February 25, 2024

DealBook: Bank of America to Pay $2.43 Billion to Settle Suit Over Merrill Deal

11:23 a.m. | Updated
Seeking to unload one of its heaviest burdens from the financial crisis, Bank of America announced on Friday that it would pay $2.43 billion to settle litigation that had accused the bank of deceiving investors in the acquisition of Merrill Lynch.

The legal woes from that deal and the bank’s acquisition of the mortgage lender Countrywide Financial earlier in the financial crisis have dogged Bank of America as it tries to turn itself around.

For a federal securities class action, the size of the Merrill settlement is surpassed only by the those of Enron, WorldCom, Tyco and Cendant settlements, according to Joseph Grundfest, a professor specializing in securities litigation at Stanford University Law School.

Bank of America said that the settlement would hurt its results for the quarter, with it and other legal expenses costing it $1.6 billion. It also agreed to adopt a “say on pay” shareholder vote, an independent compensation committee of the board and policies for committees focused on acquisitions, among other corporate governance changes.

Bank of America announced a deal to buy Merrill Lynch for $50 billion in September 2008 as Lehman Brothers was preparing to file for bankruptcy. At the time, the two firms crowed about creating a financial giant unrivaled “in its breadth of financial services and global reach.” Bank of America executives emphasized Merrill’s “great global franchise” and its extensive network of financial advisers. The company said the deal would bolster earnings by 2010.

But by the time the deal closed in January 2009, Merrill Lynch’s health had deteriorated precipitously. The class action accused Bank of America of providing false and misleading statements that disguised huge losses at the Wall Street firm before shareholder votes to approve the merger.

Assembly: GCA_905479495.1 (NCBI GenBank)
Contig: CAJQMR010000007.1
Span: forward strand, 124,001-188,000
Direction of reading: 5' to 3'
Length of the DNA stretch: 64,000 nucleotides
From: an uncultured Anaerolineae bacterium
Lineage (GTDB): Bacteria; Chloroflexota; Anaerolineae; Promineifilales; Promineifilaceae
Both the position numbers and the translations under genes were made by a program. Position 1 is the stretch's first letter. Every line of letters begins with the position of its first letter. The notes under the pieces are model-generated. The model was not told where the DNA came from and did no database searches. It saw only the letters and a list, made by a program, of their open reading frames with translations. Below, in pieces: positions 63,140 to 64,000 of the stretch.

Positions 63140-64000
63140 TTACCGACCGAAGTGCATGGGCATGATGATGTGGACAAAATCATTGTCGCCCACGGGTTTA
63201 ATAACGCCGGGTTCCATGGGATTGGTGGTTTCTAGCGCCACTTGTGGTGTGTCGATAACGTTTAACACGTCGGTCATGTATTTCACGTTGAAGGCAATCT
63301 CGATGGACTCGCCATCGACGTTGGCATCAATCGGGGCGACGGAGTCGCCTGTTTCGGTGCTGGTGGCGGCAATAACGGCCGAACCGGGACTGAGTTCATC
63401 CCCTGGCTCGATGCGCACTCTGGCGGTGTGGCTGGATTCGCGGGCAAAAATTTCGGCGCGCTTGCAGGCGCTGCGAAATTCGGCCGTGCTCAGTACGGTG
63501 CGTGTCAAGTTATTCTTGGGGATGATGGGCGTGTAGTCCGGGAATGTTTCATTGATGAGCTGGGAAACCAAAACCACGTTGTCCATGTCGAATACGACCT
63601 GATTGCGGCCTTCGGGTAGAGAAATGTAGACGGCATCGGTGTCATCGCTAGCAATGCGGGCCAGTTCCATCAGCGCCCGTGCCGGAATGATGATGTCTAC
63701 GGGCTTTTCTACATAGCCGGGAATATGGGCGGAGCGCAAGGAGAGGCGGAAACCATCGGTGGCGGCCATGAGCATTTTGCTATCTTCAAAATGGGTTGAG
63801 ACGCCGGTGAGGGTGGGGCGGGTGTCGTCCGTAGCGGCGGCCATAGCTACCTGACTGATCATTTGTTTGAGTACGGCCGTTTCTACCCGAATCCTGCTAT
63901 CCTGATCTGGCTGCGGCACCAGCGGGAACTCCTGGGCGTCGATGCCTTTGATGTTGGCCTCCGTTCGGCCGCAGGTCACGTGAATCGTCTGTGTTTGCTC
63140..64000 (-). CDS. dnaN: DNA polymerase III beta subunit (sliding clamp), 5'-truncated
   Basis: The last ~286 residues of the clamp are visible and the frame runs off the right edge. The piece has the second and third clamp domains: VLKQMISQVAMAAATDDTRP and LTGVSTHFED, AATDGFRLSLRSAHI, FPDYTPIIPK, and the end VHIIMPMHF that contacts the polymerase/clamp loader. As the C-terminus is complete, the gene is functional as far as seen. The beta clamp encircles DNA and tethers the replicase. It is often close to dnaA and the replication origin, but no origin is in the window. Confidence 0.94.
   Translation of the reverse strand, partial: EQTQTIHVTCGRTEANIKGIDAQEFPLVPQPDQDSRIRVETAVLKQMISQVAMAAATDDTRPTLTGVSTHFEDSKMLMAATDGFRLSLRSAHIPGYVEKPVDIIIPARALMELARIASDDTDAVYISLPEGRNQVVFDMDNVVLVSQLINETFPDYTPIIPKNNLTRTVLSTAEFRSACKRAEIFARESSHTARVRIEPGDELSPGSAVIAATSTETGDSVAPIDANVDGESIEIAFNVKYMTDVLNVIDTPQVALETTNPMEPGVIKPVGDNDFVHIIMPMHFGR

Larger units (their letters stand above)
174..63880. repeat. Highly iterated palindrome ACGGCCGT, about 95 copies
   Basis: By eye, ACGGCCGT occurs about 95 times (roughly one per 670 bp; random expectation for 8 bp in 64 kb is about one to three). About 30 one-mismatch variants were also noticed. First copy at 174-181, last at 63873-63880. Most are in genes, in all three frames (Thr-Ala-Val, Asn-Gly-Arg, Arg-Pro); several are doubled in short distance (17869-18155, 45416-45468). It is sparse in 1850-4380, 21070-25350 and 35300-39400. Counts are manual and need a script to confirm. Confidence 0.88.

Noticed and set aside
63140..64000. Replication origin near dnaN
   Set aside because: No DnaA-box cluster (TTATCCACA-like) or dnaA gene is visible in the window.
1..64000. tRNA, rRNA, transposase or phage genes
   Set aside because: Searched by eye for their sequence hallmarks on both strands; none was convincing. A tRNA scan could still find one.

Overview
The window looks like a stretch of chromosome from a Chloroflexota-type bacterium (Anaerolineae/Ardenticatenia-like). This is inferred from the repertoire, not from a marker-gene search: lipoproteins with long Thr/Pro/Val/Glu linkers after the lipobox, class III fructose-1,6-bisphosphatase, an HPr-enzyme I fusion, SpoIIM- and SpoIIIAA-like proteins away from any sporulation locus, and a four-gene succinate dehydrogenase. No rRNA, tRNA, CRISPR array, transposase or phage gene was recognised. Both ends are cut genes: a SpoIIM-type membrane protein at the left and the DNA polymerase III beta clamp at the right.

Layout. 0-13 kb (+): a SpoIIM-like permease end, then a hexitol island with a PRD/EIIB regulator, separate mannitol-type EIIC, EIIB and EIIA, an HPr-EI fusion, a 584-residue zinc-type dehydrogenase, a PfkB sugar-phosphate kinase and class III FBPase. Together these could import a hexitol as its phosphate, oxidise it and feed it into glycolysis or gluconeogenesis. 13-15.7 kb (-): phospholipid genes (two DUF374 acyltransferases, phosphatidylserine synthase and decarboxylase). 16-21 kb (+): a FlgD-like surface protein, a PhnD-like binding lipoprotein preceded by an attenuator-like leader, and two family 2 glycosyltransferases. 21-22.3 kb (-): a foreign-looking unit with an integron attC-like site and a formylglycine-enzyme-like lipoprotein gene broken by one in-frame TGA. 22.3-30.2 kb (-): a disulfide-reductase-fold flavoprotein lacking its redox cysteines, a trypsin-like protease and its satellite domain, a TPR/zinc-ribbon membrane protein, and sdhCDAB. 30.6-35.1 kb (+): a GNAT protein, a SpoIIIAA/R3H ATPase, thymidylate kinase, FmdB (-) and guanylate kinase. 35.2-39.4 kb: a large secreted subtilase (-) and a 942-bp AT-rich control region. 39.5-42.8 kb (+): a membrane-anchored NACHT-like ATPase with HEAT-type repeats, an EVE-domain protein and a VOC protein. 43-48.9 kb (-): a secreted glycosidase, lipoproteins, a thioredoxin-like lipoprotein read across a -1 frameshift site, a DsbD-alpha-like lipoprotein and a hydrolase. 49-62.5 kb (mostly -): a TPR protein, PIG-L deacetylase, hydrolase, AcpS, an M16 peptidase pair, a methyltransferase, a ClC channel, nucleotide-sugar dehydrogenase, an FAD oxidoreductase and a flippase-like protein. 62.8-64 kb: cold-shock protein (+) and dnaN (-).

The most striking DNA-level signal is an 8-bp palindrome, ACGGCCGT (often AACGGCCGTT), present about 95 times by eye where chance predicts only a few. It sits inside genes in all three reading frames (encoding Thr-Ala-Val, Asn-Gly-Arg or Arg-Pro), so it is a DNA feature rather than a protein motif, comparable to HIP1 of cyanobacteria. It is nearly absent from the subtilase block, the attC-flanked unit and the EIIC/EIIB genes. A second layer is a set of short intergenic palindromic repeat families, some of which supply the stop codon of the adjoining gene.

Bank of America denied the allegations, but said it agreed to settle in order to put the cost litigation behind it. Under the proposed settlement, Bank of America has also agreed to beef up its corporate governance policies.

Brian T. Moynihan, chief of Bank of America.Jeff Kowalsky/Bloomberg NewsBrian T. Moynihan, chief executive of Bank of America.

“Resolving this litigation removes uncertainty and risk and is in the best interests of our shareholders,” Brian T. Moynihan, the bank’s chief executive, said in a statement. “As we work to put these long-standing issues behind us, our primary focus is on the future and serving our customers and clients.”

During the early years of the financial crisis, Bank of America appeared to be in better shape than its rivals because it had more ample coffers to acquire struggling lenders. Bank of America swooped in to buy two troubled firms. In 2008, Bank of America bought Countrywide Financial, the subprime mortgage lender. Later that year, Bank of America agreed to purchase Merrill.

But both deals have haunted the bank.

Since it acquired teetering Countrywide in 2008 just as the housing market was cratering, the deal has cost Bank of America more than $40 billion in losses on real-estate, legal costs and settlements, according to several people close to the bank. Within the bank, the purchase of the mortgage lender, has unleashed turmoil and regret. Mr. Moynihan, Bank of America’s chief executive, has publicly expressed regret, specifically about the timing of Countrywide’s purchase.

More than the timing, though, Bank of America has had to grapple with loans made by Countrywide. Founded 43 years ago, Countrywide promoted the virtues of owning a home for every American and made mortgages which have turned out to be some of the most troubled. The purchase of the lender effectively saddled Bank of America with hundreds of thousands of homeowners struggling to keep up with their mortgage payments.

Across the United States, Bank of America has had to spend billions of dollars to defend lawsuits related to Countrywide’s mortgage business. In the second quarter of 2011, for example, the bank reported an $8.8 billion loss, mainly related to a settlement with mortgage investors.

Earlier this year, Bank of America and four other banks agreed to a $26 billion settlement related to their foreclosure practices. That deal evolved from an investigation into the mortgage-servicing practices by all the 50 state attorneys general begun 2010 amid mounting fury over revelations that banks evicted homeowners from their homes with false or incomplete documentation.